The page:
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Orthostatic Hypotension And General Principles In Antihypertensive Therapy

Updated on January 16, 2014

Neutrally Mediated Hypotension

Dehydration, blood loss, fever, severe anemia, convalescence from debilitating illnesses, prolonged bed rest and starvation all can cause hypotension
Dehydration, blood loss, fever, severe anemia, convalescence from debilitating illnesses, prolonged bed rest and starvation all can cause hypotension | Source

Orthostatic Hypotension

Sudden fall of blood pressure may occur on adopting the erect posture leading to symptoms such as giddiness and syncope. Generally, this is the result of other underlying diseases.

Causes are as follows:

  1. Polyneuropathy in diabetes, beriberi and amyloidosis;
  2. Autonomic neuropathy in syringomyelia, tabes dorsalis and subacute combined degeneration;
  3. Following surgical or medical sympathectomy;
  4. Adverse reaction to drugs, especially antihypertensive drugs;
  5. Idiopathic autonomic neuropathy (Shy Drager syndrome) and
  6. Dehydration, blood loss, fever, severe anemia, convalescence from debilitating illnesses, prolonged bed rest and starvation.

Avoid Hypotension As A Hypertensive

Optimum benefit is obtained only if the blood pressure is maintained at the desired levels throughout the day and night, continuously.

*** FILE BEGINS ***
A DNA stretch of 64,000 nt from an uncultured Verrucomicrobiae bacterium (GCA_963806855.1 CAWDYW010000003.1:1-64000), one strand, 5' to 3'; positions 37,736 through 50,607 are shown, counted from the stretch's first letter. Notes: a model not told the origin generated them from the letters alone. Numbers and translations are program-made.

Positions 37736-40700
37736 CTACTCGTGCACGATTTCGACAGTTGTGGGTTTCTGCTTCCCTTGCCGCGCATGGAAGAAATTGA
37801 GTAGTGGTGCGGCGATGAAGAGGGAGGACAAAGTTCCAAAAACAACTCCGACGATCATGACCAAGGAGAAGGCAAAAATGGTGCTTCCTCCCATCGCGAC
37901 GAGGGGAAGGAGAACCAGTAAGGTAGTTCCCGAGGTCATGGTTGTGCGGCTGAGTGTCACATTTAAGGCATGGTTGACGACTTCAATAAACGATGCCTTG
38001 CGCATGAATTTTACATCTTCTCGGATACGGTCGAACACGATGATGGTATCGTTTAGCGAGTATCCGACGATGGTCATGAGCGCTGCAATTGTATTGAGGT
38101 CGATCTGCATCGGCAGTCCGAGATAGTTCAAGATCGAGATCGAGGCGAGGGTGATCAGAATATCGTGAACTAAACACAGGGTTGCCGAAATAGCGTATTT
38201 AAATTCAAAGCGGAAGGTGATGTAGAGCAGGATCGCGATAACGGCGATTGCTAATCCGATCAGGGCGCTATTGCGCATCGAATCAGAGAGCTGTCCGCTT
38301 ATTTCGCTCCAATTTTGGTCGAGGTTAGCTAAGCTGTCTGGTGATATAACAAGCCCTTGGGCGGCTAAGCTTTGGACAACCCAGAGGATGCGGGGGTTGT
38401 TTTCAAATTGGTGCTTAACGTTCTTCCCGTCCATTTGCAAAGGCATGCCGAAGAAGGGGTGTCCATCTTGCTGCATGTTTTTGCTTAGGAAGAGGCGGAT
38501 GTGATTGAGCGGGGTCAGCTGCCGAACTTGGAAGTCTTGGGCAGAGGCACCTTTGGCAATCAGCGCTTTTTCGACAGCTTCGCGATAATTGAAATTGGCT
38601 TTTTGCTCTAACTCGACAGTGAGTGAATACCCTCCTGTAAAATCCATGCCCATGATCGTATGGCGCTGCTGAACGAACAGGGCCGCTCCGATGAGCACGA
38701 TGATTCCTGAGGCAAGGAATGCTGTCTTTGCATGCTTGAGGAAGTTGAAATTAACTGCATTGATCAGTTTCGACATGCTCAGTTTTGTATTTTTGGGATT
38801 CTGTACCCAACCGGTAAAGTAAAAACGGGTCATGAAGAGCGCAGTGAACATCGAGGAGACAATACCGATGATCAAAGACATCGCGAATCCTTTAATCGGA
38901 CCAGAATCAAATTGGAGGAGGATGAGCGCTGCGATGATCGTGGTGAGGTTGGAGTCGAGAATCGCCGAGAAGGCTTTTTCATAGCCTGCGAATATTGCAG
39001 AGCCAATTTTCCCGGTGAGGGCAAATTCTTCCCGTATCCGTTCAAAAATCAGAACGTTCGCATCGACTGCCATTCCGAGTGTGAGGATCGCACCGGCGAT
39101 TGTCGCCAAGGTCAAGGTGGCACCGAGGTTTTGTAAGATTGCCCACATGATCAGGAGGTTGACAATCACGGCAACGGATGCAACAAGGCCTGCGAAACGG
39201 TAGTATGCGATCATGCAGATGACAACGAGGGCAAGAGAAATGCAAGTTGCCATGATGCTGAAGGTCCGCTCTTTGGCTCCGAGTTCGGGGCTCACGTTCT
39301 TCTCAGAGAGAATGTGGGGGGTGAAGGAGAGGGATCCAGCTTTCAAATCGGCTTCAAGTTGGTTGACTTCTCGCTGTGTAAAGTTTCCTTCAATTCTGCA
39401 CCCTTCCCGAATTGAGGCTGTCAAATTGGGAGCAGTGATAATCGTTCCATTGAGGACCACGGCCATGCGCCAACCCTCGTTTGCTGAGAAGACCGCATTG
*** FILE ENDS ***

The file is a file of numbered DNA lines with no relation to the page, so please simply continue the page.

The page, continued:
Optimum benefit is obtained only if the blood pressure is maintained at the desired levels throughout the day and night, continuously. | Source

General Principles Of Hypertensive Therapy

Optimum benefit is obtained only if the blood pressure is maintained at the desired levels throughout the day and night, continuously. Proper adjustment of dosage, frequent consultations and counseling to ensure drug compliance are all important to ensure success. Since adverse side effects may lead to loss of morale and discontinuation of therapy, all patients should be fully informed of the side effects.

Failure to comply with therapy is the most frequent cause for failure of control of hypertension. Abrupt withdrawal of therapy may lead to rebound rise of blood pressure and hypertensive complications such as hypertensive encephalopathy or cerebrovascular accidents. Once established, essential hypertension tends to persist and, therefore, lifelong therapy may be required in most cases but it may be possible to reduce the dose in many.

Treatment of hypertensive emergencies: These emergencies include hypertensive encephalopathy and acute left ventricular failure. General treatment consists of hospitalization, sedation with diazepam (10mg given intramuscularly), control of convulsion and treatment of acute pulmonary edema. The blood pressure can be lowered by giving any of the antihypertensive drugs, the most useful being sodium nitroprusside. After controlling the emergency, oral drugs are started and the patient is maintained on the optimum dose. Follow the table below.

Drugs
Oral Dose
Parenteral Dose
Reserpine
0.1-0.25mg thrice a day
0.5- 1mg intramuscularly
Methyl Dopa
250- 500mg 3 to 4 times daily
250- 500mg; i/m or i/v
Clonidine
0.1- 1mg daily
-
Propanolol
160- 320 mg/day
20-40mg; i/v
Hydralazine
40- 200 mg/day
5- 20mg i/v or i/m
Sodium Nitroprusside
-
1-8mcg/kg/mt. i/v drip
Diazoxide
-
150-300mg i/v bolus
Minosidil
20-40 mg/day
150-300mg i/v bolus
Prazosin
10-20mg/day
150-300mg i/v bolus
Captopril
150- 400mg/day
150-300mg i/v bolus
Nifedipine
10- 20 mg thrice daily
150-300mg i/v bolus

© 2014 Funom Theophilus Makama

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